There are use-case scenarios when you don’t actually need a full featured VPN connection, but you only need to tunnel your browser through a SSH session. This is extremely easy to do by creating a SOCKS5 tunnel through SSH. Such solution can be called a poor man’s VPN since it isn’t a real VPN, but a proxy connection.
Why would you need to tunnel the browser through SSH?
These are some of the scenarios I can think of:
- You are traveling and you need to access local sites at home without restrictions. So you can enable the remote SSH on your router, if it supports it, then establish a SSH connection to it. This allows you to browse the web using your home IP address and it comes handy to unblock local streaming services or login to your web banking service if the bank restricts access from foreign locations.
- Unblocking streaming services also applies to services in other countries, let’s say that you want to access a UK streaming service like BBC iPlayer and you have a VPS server in UK, or you want to access Hulu using a VPS in USA. The list can go on.
- You need a security & obfuscation layer to bypass potential browsing snooping and censorship, or you just don’t want to reveal your real IP address to some websites.
The good thing about SSH tunneling is that you don’t need to install additional software like a VPN client. On Linux and Mac it works using the system’s SSH client (preinstalled, in most cases). On Windows you can use the PuTTY utility.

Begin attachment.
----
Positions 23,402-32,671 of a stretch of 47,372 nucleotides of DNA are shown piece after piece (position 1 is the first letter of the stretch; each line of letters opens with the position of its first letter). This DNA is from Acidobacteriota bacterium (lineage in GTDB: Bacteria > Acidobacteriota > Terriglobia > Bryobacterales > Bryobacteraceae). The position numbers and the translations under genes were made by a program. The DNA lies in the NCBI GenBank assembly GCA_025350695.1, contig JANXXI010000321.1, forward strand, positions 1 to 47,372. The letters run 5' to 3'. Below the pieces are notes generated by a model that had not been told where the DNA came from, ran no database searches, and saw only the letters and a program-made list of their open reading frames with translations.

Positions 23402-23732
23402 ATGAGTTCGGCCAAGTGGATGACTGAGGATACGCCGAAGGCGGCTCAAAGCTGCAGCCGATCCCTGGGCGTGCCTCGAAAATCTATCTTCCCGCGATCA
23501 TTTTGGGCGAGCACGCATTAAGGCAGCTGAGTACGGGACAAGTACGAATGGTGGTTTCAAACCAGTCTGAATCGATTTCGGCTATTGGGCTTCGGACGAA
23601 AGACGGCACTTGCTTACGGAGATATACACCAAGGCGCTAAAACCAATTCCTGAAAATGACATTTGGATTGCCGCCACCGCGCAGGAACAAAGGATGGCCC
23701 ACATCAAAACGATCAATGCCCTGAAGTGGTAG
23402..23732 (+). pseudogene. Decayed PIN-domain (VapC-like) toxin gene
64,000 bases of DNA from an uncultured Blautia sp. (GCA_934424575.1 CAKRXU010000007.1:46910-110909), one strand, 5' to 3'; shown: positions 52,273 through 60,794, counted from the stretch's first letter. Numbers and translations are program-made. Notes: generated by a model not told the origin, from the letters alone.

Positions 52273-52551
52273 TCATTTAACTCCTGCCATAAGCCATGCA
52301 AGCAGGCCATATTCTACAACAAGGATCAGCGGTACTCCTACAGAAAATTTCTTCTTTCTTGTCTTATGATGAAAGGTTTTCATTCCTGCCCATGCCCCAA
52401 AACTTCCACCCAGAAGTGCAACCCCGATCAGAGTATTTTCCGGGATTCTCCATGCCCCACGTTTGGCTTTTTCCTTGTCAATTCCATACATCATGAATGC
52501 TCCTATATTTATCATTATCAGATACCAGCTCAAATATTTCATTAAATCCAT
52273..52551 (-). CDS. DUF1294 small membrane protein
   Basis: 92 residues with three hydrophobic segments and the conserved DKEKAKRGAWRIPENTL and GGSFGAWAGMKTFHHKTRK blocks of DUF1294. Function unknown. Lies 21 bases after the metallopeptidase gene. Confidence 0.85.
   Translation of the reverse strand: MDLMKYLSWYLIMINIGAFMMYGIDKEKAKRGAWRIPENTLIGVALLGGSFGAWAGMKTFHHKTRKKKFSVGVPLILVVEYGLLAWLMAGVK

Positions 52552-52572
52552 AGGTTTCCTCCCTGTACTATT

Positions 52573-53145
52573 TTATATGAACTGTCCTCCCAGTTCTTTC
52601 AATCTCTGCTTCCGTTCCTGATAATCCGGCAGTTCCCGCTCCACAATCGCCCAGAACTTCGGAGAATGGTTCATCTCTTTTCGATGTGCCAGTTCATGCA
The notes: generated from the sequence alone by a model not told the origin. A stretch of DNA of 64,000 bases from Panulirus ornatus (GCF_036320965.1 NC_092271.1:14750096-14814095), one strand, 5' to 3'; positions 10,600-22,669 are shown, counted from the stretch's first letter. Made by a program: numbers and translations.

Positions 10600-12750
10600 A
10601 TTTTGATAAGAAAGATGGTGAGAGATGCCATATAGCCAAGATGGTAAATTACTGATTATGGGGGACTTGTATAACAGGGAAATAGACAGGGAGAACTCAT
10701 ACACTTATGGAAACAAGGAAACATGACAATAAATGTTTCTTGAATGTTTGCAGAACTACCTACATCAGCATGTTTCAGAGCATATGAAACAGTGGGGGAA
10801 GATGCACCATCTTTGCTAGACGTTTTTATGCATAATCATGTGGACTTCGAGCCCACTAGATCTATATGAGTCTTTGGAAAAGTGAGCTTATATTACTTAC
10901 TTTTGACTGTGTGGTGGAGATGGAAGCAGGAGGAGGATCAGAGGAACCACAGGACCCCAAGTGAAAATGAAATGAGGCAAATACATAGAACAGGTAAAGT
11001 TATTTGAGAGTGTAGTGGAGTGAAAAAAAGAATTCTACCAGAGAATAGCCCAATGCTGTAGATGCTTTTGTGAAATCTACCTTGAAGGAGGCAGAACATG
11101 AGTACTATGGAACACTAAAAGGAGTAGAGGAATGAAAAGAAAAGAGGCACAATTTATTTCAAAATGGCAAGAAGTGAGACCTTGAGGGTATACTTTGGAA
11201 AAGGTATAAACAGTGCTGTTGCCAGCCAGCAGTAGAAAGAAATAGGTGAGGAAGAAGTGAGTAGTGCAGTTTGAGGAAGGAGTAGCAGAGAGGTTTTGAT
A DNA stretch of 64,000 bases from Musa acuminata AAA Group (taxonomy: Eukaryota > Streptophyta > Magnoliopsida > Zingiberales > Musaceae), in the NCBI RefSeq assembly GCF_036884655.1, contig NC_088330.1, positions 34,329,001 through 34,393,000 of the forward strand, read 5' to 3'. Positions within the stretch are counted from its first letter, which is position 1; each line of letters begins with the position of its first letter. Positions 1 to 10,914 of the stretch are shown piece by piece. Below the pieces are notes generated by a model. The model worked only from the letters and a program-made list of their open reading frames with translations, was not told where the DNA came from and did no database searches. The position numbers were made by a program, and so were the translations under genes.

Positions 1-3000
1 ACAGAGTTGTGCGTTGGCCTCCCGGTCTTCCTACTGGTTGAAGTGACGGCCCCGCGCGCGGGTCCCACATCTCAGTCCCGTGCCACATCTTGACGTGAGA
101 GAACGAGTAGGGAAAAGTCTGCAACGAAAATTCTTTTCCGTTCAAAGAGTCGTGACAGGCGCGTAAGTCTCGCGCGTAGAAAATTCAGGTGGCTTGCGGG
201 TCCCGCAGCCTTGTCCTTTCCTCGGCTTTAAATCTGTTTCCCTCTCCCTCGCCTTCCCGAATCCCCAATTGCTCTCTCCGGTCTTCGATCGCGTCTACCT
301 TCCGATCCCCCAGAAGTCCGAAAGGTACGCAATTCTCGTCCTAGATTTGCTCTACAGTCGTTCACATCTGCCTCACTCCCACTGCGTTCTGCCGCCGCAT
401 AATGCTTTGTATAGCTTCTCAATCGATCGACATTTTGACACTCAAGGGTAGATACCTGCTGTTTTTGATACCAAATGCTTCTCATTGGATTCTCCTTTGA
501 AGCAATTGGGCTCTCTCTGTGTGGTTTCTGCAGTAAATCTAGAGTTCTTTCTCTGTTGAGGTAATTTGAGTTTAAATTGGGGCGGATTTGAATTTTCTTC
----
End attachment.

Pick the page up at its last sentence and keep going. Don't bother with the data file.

How to setup a SSH SOCKS5 tunnel on Linux and Mac
Open the terminal, then connect to your server via SSH and use the SOCKS5 parameter to enable the local SOCKS5 server:
ssh -D8080 user@server
The parameter “-D” enables the SOCKS5 local server and it is followed by the local port you want the SOCKS5 proxy to listen on. In my example I used port 8080, you can use any other port you like.
If you run the SSH server daemon on a different port other than default port 22, include the parameter “-p” followed by the port number your SSH servers is using:
ssh -D8080 -p54321 user@server
In the example above, the SSH server runs on port 54321.
Eventually, you can add the “-N” parameter and it won’t open a shell session, just establish the SSH connection.
How to setup a SSH SOCKS5 tunnel on Windows
On Windows 10, a SSH client is preinstalled so you can connect directly from the cmd.exe terminal. The syntax is the same as it is for Linux/Mac (see above).
On other Windows releases but also on Windows 10 if you don’t want to use the built-in SSH client, you can use the 3rd party SSH utility PuTTY.
Open PuTTY, add your server IP/hostname and port if other than 22. In the left column menu, open “Connection > SSH > Tunnels” and add the Source Port (the local port SOCKS5 will listen on) select the checkbox “Dynamic” then Add.
Set the SOCKS5 proxy connection in your browser
In Firefox, open Preferences > Network Settings or just search for “proxy” in the upper right corner search box.
Select “Manual proxy configuration”
SOCKS Host: 127.0.0.1
SOCKS Port: 8080 (the local port you’ve set when running SSH)
Enable “Proxy DNS when using SOCKS v5”
This last setting is very important, else Firefox will send the DNS traffic directly instead of using the tunnel.
That’s it. Now see if browsing works and check your IP to make sure that you are indeed tunneling the browser traffic over the SSH tunnel.